Say hello to your latest buzzword, AuT or ‘Autonomous Things’. After spending many years being hyped, Internet of Things is widely accepted – we know what it’s about even though we’re just getting started. Nonetheless, it’s time to make way for Autonomous Things as the new buzzword do jour.
Essentially, it refers small, autonomous robots that promise to seamlessly interact with our everyday lives. For example, some hotels are starting to use small robots that deliver toiletries and carry bags to rooms, spelling bad news (or perhaps, a more evolved role?) for the porters. Australia and New Zealand’s propensity for fast technology adoption could see it take off.
This is more of a gimmick example, but like all technological developments, businesses in A/NZ will start to mine it to help reach business goals such as more flexible, mobile workforces and increased use of data analytics, as well the more obvious: making the customer happier. Whatever happens, don’t be surprised to see AuT take off and gain some hype in 2019 – Gartner has already flagged it as its number one strategic technology trend to look out for in the year ahead.
A more sophisticated hacker
2018 was a huge year for cybersecurity in A/NZ, with the Notifiable Data Breaches scheme coming into effect in Australia, and the launch of New Zealand’s 2018 Cyber Security Strategy and Action Plan 2018. And let’s not forget Europe’s GDPR, which has a direct correlation to how companies operate in A/NZ.
This year is unlikely to see cybersecurity removed from the headlines. The sheer amount of data we’re creating is now enabling hackers to be far more knowledgeable and creative in their approach when targeting A/NZ businesses.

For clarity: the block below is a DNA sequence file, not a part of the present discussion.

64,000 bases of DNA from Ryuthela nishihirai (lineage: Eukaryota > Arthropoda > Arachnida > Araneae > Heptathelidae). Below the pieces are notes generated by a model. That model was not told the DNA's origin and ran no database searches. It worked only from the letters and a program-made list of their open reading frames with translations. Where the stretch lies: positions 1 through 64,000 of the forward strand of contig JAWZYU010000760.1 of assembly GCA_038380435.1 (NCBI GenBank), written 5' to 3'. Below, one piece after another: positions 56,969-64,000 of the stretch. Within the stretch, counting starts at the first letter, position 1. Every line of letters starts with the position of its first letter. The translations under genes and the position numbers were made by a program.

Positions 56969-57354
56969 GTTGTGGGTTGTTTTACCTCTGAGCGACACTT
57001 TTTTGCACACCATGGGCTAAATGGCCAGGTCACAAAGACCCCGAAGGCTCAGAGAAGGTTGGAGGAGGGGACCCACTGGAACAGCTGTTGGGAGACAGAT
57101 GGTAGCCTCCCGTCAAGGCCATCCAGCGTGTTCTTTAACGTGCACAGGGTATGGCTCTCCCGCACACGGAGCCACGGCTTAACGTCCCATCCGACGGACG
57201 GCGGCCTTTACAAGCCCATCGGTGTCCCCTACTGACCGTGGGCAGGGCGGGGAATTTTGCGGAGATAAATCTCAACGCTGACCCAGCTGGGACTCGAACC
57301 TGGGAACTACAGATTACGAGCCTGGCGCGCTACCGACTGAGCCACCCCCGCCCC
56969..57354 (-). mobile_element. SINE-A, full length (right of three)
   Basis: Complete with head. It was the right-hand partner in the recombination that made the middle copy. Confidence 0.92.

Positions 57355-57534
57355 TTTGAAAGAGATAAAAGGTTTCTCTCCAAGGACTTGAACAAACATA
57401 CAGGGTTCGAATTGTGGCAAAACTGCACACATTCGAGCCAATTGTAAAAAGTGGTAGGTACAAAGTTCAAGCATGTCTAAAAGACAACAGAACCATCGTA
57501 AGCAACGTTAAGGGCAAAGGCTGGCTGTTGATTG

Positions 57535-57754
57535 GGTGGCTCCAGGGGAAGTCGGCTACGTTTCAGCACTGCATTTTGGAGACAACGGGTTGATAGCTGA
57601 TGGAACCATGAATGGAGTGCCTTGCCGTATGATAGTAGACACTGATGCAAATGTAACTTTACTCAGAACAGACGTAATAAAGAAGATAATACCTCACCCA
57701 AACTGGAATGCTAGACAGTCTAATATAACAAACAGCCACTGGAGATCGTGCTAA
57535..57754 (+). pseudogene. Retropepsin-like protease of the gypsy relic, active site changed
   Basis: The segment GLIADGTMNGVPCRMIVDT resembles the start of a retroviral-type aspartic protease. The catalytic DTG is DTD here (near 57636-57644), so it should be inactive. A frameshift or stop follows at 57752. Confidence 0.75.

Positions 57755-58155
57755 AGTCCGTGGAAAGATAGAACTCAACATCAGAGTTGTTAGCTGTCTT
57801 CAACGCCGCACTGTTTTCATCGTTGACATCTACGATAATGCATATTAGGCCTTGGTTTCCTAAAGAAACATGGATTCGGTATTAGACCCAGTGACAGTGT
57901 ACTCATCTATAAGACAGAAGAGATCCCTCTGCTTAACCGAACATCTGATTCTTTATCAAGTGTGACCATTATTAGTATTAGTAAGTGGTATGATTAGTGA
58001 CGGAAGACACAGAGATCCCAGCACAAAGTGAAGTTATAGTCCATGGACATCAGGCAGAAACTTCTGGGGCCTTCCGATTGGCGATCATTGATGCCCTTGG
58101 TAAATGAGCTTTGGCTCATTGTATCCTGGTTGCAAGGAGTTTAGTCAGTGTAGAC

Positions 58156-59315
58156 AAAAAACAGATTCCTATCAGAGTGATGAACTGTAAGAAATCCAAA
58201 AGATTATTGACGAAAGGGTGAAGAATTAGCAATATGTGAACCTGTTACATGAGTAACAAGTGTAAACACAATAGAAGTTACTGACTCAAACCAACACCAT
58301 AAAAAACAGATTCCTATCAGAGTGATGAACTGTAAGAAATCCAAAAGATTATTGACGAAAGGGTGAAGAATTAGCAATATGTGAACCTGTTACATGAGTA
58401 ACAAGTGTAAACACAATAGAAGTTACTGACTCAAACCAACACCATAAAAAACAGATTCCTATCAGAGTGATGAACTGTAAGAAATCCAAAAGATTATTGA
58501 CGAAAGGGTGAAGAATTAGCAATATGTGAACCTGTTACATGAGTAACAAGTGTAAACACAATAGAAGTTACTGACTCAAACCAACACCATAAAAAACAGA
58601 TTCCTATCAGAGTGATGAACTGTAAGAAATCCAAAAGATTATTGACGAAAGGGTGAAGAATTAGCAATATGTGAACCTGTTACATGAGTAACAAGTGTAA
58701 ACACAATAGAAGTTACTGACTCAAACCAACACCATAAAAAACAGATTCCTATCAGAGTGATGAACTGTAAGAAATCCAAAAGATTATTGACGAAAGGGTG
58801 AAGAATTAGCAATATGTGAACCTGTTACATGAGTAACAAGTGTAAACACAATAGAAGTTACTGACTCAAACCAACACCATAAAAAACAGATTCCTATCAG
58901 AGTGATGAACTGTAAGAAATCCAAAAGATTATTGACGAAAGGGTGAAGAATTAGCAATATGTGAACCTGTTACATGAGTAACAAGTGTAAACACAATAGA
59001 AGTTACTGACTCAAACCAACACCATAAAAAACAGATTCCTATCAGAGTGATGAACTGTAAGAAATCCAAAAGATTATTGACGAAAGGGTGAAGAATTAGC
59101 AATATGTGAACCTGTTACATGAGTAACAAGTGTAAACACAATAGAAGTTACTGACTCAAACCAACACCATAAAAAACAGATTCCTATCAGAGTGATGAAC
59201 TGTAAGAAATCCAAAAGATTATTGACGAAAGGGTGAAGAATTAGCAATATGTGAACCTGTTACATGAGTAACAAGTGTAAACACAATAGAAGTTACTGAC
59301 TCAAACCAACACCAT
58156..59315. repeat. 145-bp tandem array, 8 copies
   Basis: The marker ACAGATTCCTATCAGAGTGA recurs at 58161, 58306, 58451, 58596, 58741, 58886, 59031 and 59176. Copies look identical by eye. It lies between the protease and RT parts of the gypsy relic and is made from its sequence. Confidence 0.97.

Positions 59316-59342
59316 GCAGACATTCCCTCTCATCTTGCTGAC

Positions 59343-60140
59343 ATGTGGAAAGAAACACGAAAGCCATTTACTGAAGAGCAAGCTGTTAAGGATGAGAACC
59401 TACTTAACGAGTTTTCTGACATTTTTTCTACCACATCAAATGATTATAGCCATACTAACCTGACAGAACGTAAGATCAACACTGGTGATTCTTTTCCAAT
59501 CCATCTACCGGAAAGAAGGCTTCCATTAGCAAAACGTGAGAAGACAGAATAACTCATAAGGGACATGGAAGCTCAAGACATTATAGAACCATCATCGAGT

We’ve all seen the overtly obvious emails come through that promise riches for facilitating the transfer of money, but more sophisticated cybercriminals are now taking advantage of the data deluge to target businesses and staff referencing real customers, partners and information only people within the business should know.
This spells danger – if a hacker can imitate a colleague effectively, our spider senses won’t activate before clicking on a link or an attachment.
A report commissioned by Microsoft last year indicated the direct economic loss of cybersecurity incidents on Australian businesses is $29 billion per year. The costs of a breach – which can stretch well beyond financial damage to destroy relationships, trust and even the lives of those at fault – are simply too high and businesses and staff have an onus to up their security and awareness to protect against these attacks.
Soft landing for AI
Many of us still see artificial intelligence (AI) in terms of autonomous robots that can mimic humans, steal our jobs and even kill us – a likely result from the technology’s exposure in Hollywood over the years.
But the physical form of AI is still far down the track – connecting a sophisticated level of the technology to even simple physical movements such as picking something up is a gargantuan task, and hence why AI development in 2019 will continue to be centred on software.
Last year, we released our first annual Enterprise Cloud Index, which showed that despite widespread concern over AI, almost three quarters of mid-large organisations in A/NZ were benefiting from the technology. Only four per cent of organisations reported a negative impact. This is prime time for organisations to adopt a positive AI culture.
The area where I think we’ll see the most development in is AI-powered data analytics, and this is largely down to data. As we continue to create untold levels of data, we’ve made it impossible to manually sift through it to gain useful insights. Even ‘traditional’ analytics tools are becoming obsolete as, without a machine-learning component, they can’t keep up with ever-changing sources, types and volume of data.
Unsurprisingly, banking, finance and other industries with high volumes of data will likely be the first cabs off the rank in driving AI-powered analytics.